Troubleshooting Employee (and employer) Disengagement

An update on a classic management primer

The extent of employee disengagement is a hot topic right now in corporate circles. An Internet search will produce hundreds of articles highlighting the problem and proposing solutions. According to a recent major study by a prominent business consortium, there is one engaged worker left in the country: a self-employed mindfulness instructor in Key West, Florida.

Seriously, Gallup’s 2013 State of the American Workplace report finds that only 30 percent of U.S. workers are “engaged,” and fully 70 percent are either “not engaged” or actively “roaming the halls spreading discontent.” Besides teaching us how to win friends and influence people, Dale Carnegie & Associates has also conducted its own major study telling us essentially the same thing. Oh, and did I mention the $550 billion lost annually in productivity?

So why all the disengagement? That same Internet search will turn up myriad explanations: lack of autonomy, too much autonomy, no break room ping pong table, etc. But experienced troubleshooters focus first on the simplest and most likely area of a problem. In a typical worker’s universe, the component most likely to make or break job satisfaction is her (or his) manager, from whom she derives direction, redirection and approval. This is backed up in the 2012 Dale Carnegie Training study Engaging Employees: What Drives Employee Engagement and Why It Matters. The No. 1 finding is “relationship with immediate supervisor.”

What are the requirements for providing direction, redirection and approval? Humanity. Of course a manager needs standard management skills and the technical knowledge related to the business at hand. But what many lack are the social skills required for successful human interaction, which collectively can be referred to as humanity.

Jim Harder has been administering the Gallup survey since 1997. He says that improving employee engagement depends upon having managers who can connect with and care about their subordinates. We might call this employer engagement. Victor Lipman is the author of The Type B Manager, a contributor to Forbes and Psychology Today, and the founder of Howling Wolf Management Training. In his experience, “almost without exception,” successful managers possess these five personal attributes:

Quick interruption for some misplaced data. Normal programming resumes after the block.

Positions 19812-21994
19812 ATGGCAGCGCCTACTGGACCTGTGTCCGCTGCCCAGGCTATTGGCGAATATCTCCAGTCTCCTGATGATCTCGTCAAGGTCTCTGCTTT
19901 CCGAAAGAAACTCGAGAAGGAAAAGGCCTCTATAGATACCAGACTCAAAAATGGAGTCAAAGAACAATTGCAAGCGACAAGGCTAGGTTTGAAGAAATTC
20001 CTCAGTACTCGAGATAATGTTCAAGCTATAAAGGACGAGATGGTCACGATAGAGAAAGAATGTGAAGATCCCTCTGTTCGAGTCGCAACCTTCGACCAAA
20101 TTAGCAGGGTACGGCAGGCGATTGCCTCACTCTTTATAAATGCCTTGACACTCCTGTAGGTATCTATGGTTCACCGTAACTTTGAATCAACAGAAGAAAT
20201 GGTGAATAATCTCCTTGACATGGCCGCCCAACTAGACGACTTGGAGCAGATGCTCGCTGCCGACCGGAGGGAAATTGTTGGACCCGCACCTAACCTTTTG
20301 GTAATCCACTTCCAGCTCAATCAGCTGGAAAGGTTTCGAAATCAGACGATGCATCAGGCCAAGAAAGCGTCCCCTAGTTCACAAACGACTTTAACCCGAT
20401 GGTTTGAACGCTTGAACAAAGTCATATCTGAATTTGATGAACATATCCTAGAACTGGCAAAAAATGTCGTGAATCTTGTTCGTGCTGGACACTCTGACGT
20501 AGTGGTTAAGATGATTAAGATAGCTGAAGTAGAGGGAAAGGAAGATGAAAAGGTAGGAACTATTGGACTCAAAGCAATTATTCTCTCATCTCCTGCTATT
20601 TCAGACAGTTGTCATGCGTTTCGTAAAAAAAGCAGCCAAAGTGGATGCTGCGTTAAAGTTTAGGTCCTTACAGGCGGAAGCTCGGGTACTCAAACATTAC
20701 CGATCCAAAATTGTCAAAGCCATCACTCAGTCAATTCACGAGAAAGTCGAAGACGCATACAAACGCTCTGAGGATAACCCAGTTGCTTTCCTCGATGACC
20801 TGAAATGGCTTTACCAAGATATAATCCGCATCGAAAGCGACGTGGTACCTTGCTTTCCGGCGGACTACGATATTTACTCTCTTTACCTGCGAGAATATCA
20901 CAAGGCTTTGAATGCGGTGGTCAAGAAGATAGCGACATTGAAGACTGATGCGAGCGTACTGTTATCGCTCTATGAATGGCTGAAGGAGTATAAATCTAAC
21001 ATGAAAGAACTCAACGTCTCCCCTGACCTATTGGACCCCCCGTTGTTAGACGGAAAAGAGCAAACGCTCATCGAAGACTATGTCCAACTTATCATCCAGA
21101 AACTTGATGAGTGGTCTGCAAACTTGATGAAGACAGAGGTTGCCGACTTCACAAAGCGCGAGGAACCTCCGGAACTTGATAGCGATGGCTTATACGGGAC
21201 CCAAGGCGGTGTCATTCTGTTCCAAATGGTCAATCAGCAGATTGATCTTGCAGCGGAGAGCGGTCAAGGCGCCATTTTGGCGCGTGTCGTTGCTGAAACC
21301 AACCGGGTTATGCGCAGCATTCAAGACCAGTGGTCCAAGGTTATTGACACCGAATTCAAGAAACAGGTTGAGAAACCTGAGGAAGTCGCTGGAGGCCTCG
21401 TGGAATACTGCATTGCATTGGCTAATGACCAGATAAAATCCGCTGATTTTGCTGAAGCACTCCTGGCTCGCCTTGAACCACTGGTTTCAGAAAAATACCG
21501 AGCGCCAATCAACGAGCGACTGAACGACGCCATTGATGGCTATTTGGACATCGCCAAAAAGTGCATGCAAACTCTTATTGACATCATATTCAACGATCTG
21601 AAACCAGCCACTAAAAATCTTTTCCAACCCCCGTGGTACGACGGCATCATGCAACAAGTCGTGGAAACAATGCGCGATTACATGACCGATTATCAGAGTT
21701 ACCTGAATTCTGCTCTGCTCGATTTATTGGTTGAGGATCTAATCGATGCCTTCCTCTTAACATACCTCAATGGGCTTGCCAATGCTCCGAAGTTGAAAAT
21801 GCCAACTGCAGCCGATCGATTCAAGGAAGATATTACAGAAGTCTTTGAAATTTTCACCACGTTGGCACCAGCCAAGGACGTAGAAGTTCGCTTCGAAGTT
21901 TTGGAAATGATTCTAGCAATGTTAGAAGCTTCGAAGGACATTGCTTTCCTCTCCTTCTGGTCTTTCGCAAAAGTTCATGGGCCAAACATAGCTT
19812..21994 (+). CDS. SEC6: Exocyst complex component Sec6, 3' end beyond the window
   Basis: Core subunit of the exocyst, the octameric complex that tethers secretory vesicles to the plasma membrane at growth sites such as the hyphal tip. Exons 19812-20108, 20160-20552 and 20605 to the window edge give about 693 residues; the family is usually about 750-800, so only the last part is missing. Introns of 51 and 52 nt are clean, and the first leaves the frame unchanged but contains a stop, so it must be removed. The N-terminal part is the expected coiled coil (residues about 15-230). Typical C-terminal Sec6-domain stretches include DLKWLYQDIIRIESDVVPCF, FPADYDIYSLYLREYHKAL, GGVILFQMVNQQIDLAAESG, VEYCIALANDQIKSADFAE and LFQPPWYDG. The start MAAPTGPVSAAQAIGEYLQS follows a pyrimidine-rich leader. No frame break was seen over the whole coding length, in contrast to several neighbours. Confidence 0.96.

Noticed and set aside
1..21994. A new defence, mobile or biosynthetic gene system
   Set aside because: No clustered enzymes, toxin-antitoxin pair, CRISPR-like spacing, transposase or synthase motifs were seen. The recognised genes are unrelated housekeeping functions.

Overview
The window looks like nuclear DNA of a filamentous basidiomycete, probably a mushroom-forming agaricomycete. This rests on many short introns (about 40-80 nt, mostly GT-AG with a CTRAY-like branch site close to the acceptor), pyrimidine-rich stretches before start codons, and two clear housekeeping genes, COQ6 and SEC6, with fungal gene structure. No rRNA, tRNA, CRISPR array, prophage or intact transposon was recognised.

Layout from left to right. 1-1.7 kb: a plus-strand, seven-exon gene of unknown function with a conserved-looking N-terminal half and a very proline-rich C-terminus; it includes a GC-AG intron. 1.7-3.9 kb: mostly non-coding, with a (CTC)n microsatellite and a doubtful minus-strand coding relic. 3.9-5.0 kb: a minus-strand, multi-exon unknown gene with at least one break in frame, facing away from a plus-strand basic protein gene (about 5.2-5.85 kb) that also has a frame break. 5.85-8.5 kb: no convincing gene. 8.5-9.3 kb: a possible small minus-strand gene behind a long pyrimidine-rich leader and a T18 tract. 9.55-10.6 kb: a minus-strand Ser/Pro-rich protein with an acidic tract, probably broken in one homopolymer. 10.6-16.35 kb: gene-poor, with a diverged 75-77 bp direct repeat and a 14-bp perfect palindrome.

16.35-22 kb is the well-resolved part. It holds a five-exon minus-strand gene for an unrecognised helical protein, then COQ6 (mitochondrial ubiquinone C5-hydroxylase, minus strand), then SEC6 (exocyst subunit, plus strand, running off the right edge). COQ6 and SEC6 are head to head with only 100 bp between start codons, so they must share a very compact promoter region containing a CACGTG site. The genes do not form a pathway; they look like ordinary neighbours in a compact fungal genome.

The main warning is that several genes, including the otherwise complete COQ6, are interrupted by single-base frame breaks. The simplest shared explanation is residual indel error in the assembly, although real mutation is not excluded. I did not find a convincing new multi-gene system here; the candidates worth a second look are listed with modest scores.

• They are good listeners and hear what others have to say.
  • They are perceptive and able to understand the sometimes subtle issues.
  • They are open communicators: approachable, candid and easy to talk to.
  • They are of calm demeanor, not prone to excitability.
  • They are genuinely concerned about their direct reports’ wellbeing, and they keep their word.

Compare these to a sampling of Dale Carnegie’s famous 30 rules for, among other things, becoming “a better executive” (read: manager), published in 1936:

  • Be a good listener. Encourage others to talk about themselves.
  • Become genuinely interested in other people.
  • Make the other person feel important — and do it sincerely.
  • Begin in a friendly way.
  • Show respect for the other person’s opinions. Never say “You’re wrong.”

Dale Carnegie has been troubleshooting employee disengagement since before the publication of his signature book, long before the term was a corporate buzz phrase. And isn’t it interesting that eight decades later the respected business training organization he founded has determined that the top factor in 21st century job satisfaction, i.e., employee engagement, is “relationship with immediate supervisor.”

Sometimes the answer is found in the obvious places.


Carnegie, Dale; How to Win Friends and Influence People; 1936.

Chayes, Michael M.; “How Can We Solve the Employee Disengagement Problem?”; Fast Company; 6/26/2013.

Dale Carnegie Training; Engaging Employees: What Drives Employee Engagement and Why It Matters; 2012.

Gallup Inc.; State of the American Workplace: Employee Engagement Insights for U.S. Business Leaders; 2013.

Grant, Kelli B.; “Americans Hate Their Jobs, Even With Office Perks”;; 6/24/2013.

Lipman, Victor; “Why Are so Many Employees Disengaged?”; Forbes; 1/18/2013.